A major, multi-institutional study based at Massachusetts General Hospital (MGH) has identified a promising treatment strategy for Huntington’s disease (HD). In their report receiving online publication in Cell Chemical Biology, the team describes finding that their novel compound appears to protect against neurodegeneration in cellular and animal models of HD by means of two separate mechanisms – inhibiting the regulatory enzyme SIRT2 and activating the antioxidant pathway controlled by the NRF2 transcription factor.
“Based on numerous studies, it has become evident that the pathologies of neurodegenerative diseases, including Huntington’s disease, are very complex, so targeting multiple pathways may help us achieve maximum therapeutic benefit,” says Aleksey Kazantsev, PhD, who led the study as an investigator at the MassGeneral Institute for Neurodegenerative Disease (MIND). “The lead compound identified in the current study has two distinct mechanisms, both of which are shown to be potentially neuroprotective and which we expect will have synergistic benefits.”
Previous work from Kazantsev’s MIND team identified SIRT2, which regulates many important cellular functions, as a promising treatment target for HD as well as for Parkinson’s disease. Building on those findings, he and his collaborators from 12 research institutions in 5 countries began searching for a scaffold – a group of molecules with similar chemical structures – that could be the basis of more potent and selective SIRT2 inhibitors. Starting with the most powerful SIRT2-inhibiting compound they identified, which they called MIND4, they assembled a group of structurally similar compounds with varying levels of SIRT2 inhibition.
To investigate how MIND4 acted to inhibit SIRT2, the researchers investigated its effects on gene expression in cellular models of HD and in unaltered neurons. They were surprised to find that the top seven pathways activated by treatment with MIND4 were related to the oxidative stress response mediated by NRF2, which regulates the expression of protective, antioxidant proteins. Additional experiments indicated that cellular responses to MIND4 were indicative of SIRT2 inhibition, that it protected against HD-related neurodegeneration in rat brain tissue and in a Drosophia model of the disease, and that its activation of NRF2-mediated pathways did not depend on SIRT2 inhibition. In fact, one of the related compounds they investigated, called MIND4-17, stimulate NRF2 activity even though it did not inhibit SIRT2.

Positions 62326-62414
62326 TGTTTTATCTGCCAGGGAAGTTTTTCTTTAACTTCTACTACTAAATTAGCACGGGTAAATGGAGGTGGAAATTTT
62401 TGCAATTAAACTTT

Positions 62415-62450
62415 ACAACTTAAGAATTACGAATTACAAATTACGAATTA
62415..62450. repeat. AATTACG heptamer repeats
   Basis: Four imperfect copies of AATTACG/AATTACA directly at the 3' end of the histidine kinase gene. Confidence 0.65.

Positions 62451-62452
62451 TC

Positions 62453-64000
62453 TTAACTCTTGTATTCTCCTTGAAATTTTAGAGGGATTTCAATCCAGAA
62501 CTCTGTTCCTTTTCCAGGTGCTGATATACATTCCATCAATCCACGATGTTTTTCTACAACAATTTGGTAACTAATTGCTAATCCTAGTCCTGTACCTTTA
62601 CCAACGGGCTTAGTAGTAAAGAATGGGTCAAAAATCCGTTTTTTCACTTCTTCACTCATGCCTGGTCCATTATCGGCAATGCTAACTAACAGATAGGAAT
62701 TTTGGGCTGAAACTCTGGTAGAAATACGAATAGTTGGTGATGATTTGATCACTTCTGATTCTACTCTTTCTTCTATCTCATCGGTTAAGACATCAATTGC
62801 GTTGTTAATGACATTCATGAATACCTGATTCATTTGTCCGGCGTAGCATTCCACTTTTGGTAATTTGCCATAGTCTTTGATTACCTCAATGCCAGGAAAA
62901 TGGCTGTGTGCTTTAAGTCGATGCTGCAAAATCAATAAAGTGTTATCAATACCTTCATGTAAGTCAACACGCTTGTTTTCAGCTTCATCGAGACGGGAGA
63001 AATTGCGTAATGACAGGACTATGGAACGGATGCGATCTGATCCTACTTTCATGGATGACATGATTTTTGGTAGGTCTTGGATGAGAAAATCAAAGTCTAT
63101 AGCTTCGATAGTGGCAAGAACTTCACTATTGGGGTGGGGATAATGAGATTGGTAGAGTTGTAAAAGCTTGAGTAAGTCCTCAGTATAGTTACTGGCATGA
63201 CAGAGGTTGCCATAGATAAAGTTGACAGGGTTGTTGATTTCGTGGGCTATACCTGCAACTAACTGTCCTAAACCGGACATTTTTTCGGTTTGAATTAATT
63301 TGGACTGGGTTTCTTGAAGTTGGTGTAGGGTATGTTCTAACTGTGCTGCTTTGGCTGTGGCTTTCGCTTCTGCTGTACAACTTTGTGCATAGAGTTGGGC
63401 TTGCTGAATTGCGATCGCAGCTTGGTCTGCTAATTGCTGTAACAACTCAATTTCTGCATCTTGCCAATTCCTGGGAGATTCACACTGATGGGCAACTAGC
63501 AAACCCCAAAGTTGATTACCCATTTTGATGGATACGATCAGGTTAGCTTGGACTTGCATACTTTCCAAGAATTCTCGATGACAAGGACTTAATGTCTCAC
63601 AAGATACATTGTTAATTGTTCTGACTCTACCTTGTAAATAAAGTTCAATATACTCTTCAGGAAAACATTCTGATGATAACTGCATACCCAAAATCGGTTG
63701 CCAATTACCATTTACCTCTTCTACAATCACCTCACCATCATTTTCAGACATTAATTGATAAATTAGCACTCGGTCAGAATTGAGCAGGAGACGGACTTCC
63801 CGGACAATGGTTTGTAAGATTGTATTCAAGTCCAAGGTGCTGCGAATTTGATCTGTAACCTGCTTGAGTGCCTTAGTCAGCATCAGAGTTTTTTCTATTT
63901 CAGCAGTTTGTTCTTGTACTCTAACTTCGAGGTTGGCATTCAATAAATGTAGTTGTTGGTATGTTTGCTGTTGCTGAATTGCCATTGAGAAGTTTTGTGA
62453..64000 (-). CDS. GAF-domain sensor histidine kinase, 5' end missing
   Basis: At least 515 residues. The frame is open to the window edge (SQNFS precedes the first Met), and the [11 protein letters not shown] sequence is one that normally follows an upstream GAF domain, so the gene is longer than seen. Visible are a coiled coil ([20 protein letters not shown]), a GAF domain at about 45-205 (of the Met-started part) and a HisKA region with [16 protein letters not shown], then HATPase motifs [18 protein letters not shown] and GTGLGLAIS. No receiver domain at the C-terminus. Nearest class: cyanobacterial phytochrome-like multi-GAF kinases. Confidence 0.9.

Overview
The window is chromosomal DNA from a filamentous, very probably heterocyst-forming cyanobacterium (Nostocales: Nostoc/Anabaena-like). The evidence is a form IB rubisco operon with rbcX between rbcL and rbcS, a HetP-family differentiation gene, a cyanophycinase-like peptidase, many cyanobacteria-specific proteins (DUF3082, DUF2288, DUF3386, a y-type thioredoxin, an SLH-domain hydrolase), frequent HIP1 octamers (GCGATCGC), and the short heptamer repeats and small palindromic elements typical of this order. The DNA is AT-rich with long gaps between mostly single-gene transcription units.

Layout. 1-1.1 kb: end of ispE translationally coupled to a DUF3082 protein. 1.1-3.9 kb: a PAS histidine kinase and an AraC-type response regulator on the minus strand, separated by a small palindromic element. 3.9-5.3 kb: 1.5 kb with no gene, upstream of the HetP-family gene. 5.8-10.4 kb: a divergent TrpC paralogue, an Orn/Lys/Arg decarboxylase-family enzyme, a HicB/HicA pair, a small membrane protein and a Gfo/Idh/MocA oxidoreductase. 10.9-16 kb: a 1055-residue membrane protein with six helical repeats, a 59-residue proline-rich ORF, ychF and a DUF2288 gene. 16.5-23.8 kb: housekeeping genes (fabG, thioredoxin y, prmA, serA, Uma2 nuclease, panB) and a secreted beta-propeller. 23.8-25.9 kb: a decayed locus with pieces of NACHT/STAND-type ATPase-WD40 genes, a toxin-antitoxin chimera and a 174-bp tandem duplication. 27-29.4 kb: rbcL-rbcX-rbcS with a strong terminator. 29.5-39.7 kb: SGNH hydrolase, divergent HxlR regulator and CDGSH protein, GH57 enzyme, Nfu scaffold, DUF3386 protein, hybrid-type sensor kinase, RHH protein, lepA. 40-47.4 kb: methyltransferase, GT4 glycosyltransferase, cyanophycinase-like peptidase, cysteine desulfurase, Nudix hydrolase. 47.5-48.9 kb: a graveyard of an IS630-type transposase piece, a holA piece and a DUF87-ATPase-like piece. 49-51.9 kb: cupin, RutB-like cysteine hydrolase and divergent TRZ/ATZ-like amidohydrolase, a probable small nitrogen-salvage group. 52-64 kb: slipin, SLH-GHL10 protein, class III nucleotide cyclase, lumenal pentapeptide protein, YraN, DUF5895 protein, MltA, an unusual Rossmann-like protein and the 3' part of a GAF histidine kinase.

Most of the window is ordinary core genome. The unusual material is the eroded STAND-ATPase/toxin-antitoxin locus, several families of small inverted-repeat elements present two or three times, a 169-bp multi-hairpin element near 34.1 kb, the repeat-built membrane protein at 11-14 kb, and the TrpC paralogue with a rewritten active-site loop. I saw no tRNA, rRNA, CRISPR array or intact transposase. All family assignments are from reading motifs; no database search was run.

“Finding that MIND4’s SIRT2 and NRF2 activities are independent of each other is a critical step for further drug development, which indicates that work to improve the potency of each activity should proceed separately,” says Kazantsev. “We still don’t know whether the neuroprotective results we observed in this study depend more on one activity or the other, but since MIND4, which produces both activities, was a better protectant than MIND4-17, which only activates NRF2, I speculate that both activities will be necessary.”
He adds, “MIND4 is a great starting template for drug development, and we have promising preliminary results in two mouse models. We also need to optimize the pharmacology to meet FDA requirement for a version we can test in human patients. Right now, we expect to have results regarding the mechanism behind NRF2 activation ready for submission soon.” Kazantsev recently joined the Cambridge, Mass.-based startup company Effective Therapeutics, LLC, but continues to collaborate with his colleagues at MGH and other institutions.
Anne B. Young MD, PhD, former MGH chief of Neurology, founder of MIND and also of Effective Therapeutics, says, “These multidisciplinary studies highlight new pathways that can be targeted for HD therapy but also very likely for other neurodegenerative diseases too.”
The co-lead authors of the Cell Chemical Biology paper are Luisa Quinti, PhD, MGH-MIND; Malcolm Casale, PhD, University of California, Irvine (UCI); and Sebastien Moniot, PhD, University of Bayreuth, Germany. Additional major contributors to the study are Leslie Thompson, PhD, UCI; Clemens Steegborn, PhD, University of Bayreuth; and Albena Dinkova-Kostova, PhD, University of Dundee, Scotland, U.K. Support for the study includes National Institutes of Health grants U01-NS066912, R01NS04528, NS078370, NS080514 and GM080356; Biotechnology and Biological Sciences Research Council of the U.K. grants BB/J007498/1 and BB/L01923X/1; Alzheimer Forschung Initiative of Germany grant 14834, and Cancer Research UK grant C20953/A18644. The MGH has applied for a patent on the work described in this paper.
Massachusetts General Hospital, founded in 1811, is the original and largest teaching hospital of Harvard Medical School. The MGH Research Institute conducts the largest hospital-based research program in the nation, with an annual research budget of more than $800 million and major research centers in HIV/AIDS, cardiovascular research, cancer, computational and integrative biology, cutaneous biology, human genetics, medical imaging, neurodegenerative disorders, regenerative medicine, reproductive biology, systems biology, photomedicine and transplantation biology. The MGH topped the 2015 Nature Index list of health care organizations publishing in leading scientific journals, earned the prestigious 2015 Foster G. McGaw Prize for Excellence in Community Service and returned to the number one spot on the 2015-16 U.S. News & World Report list of "America's Best Hospitals."
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